Catastrophic plan: You’re young, poor and feel invincible — this is the plan for you. Offers low monthly cost, high yearly deductible, limited benefits. Basically, it’s there in case you’re in a major car accident, get cancer or suffer some other major medical problem. You know, a catastrophe. Thus the name.
Co-insurance: Your share of the medical bill after you have paid your annual deductible. Usually shown in a percentage, as in 20 percent paid by you and 80 percent paid by the insurance company.
Co-op: A new kind of nonprofit insurance company run by members for members. Think credit union. Maine has one co-op: Maine Community Health Options in Lewiston.
Co-pay: That money you plunk down at the receptionist’s window when seeing the doctor.
Deductible: How much you’ll pay each year before the insurance company starts kicking in its share.
Exchange/marketplace: Are you an individual or small business or group? If so, you can buy insurance here. Insurance will be sold elsewhere, sure, but this is the only place where individuals can use their federal subsidy to help pay the cost. It’s also the only place small business owners can get a tax break for buying insurance for their employees. Originally dubbed the “exchange,” it’s now officially the “marketplace.”
Government-sponsored insurance: Insurance paid by the state or feds. Includes Medicaid and Medicare.
Grandfathered plan: Insurance bought before March 2010. If you have a grandfathered plan, your costs and benefits don’t have to meet ACA requirements.
Individual: You. Or you-and-family.
In-network: The doctors and hospitals your insurance company will happily pay for. (It may pay for out-of network care, but not as much.)
Medical loss ratio: This kicks in when your insurance company spends too much on the corporate jet and not enough on flu shots. If the insurance company doesn’t spend at least 80 or 85 percent of overall premiums on medical care, you get a rebate.
Metal levels: Bronze, silver, gold and platinum. Like medals in the Olympics, these metals help you tell the difference between good, better and best insurance plans.
The lowest insurance levels, bronze and silver, cost less each month, but you’ll get fewer benefits and will pay more when you go to the doctor. The highest levels, gold and platinum, cost more each month, but they offer better benefits, and you won’t have to pay a lot when you see the doctor. (FYI: No one is offering a platinum plan in Maine yet.)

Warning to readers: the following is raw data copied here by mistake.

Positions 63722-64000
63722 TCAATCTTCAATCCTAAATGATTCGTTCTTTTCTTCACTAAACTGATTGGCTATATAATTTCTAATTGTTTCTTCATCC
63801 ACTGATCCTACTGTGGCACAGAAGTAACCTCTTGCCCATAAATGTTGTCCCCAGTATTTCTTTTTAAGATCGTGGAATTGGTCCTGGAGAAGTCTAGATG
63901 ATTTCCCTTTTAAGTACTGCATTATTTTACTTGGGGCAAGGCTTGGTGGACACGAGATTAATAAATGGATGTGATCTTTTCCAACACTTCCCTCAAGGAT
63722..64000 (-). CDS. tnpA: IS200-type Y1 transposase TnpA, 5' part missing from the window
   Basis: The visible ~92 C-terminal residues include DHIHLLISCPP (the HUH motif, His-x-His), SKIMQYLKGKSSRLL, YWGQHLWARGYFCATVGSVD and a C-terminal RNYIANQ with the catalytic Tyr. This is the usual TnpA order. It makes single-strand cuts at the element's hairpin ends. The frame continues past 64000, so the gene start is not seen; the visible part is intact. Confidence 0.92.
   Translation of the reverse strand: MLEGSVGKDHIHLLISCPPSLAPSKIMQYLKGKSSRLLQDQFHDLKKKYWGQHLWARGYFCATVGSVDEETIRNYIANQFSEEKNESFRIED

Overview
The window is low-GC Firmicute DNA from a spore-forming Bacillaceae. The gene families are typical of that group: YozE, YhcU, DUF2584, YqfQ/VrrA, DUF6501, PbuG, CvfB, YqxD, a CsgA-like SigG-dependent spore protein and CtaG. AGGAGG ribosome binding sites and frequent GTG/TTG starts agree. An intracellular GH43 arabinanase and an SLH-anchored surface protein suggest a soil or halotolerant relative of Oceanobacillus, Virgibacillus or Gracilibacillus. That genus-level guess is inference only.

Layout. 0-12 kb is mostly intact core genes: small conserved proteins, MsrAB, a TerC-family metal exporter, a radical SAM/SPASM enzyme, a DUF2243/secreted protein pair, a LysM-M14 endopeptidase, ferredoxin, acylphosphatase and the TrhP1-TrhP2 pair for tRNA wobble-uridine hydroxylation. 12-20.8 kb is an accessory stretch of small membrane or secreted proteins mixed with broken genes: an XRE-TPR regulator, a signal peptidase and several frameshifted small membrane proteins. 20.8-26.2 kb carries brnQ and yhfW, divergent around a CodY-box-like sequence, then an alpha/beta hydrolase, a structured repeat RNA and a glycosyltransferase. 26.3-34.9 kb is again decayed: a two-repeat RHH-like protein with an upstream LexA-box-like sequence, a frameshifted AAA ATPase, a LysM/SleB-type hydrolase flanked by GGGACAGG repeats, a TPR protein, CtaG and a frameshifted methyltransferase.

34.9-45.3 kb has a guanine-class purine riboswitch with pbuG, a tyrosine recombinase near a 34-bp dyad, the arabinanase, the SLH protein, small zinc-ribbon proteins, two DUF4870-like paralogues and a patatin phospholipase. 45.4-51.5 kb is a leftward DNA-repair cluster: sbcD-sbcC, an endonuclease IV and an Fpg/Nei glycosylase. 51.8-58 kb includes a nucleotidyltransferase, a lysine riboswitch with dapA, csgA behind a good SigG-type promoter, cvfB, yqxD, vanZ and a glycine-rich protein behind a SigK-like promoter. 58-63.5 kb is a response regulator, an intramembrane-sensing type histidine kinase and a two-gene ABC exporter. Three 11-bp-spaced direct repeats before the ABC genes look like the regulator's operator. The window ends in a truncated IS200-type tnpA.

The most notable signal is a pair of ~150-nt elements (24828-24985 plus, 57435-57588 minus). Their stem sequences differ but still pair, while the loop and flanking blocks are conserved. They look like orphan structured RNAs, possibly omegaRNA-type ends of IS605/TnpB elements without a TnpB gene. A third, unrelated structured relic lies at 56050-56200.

Narrow network: Want to see Dr. Smith? Go for it, because your insurance company likes her. Dr. Jones? Nope, sorry (unless you want to pay the bill all by yourself). When an insurance company strictly limits the doctors and hospitals a patient can see in an effort to control costs, it has a narrow network.
Open enrollment: You can buy individual health insurance only during this time unless you lose your job, get married, have a baby or something else big happens in your life. Right now, open enrollment will last from October 2013 to March 2014. In future years it will go from October to January. (FYI: This is the rule for insurance bought on or off the exchange/marketplace.)
Out-of-pocket maximum: The most you’ll have to pay for your health care in a year. Have a $6,350 out-of-pocket maximum with your insurance company? Everything after that is free until the new year rolls around again.
Plan factor: The things about you that can raise the price of your insurance. Typically your age, where you live and whether you smoke.
Premium: How much you pay each month for insurance. Think of it as the price tag.
Preventative care: Shots, colonoscopy, depression screening, counseling for alcohol abuse, diet counseling and a bunch of other services designed to keep you healthy or catch an illness before it gets to the crisis point. Preventative care is free, with no co-pays or co-insurance, even if you haven’t met your annual deductible.
Private insurance: If it’s not government insurance, it’s private. This includes insurance paid by you or your employer. All plans on the exchange/marketplace are private plans, even if you get a subsidy for it.
SHOP: Small Business Health Options Program. It’s where small groups can buy health insurance and get a tax break for it over the next two years. (FYI: Only the employer gets this refundable credit, not employees.) In Maine, SHOP is the same as the exchange/marketplace.
Small group: Fifty or fewer people. Usually means a small business. The definition will change to 100 or fewer people in 2016.
Subsidy: Money the federal government will give to people who need to buy their own insurance (because an affordable plan isn’t offered through their job) and who earn between 100 percent and 400 percent of the federal poverty level. You can get the subsidy in a tax credit or have it paid directly to the insurance company to lower your monthly bill. If you earn less than 250 percent of the poverty level, you can also get a subsidy to discount your out-of-pocket expenses. How big of a subsidy? Depends on your salary. It’s a sliding scale.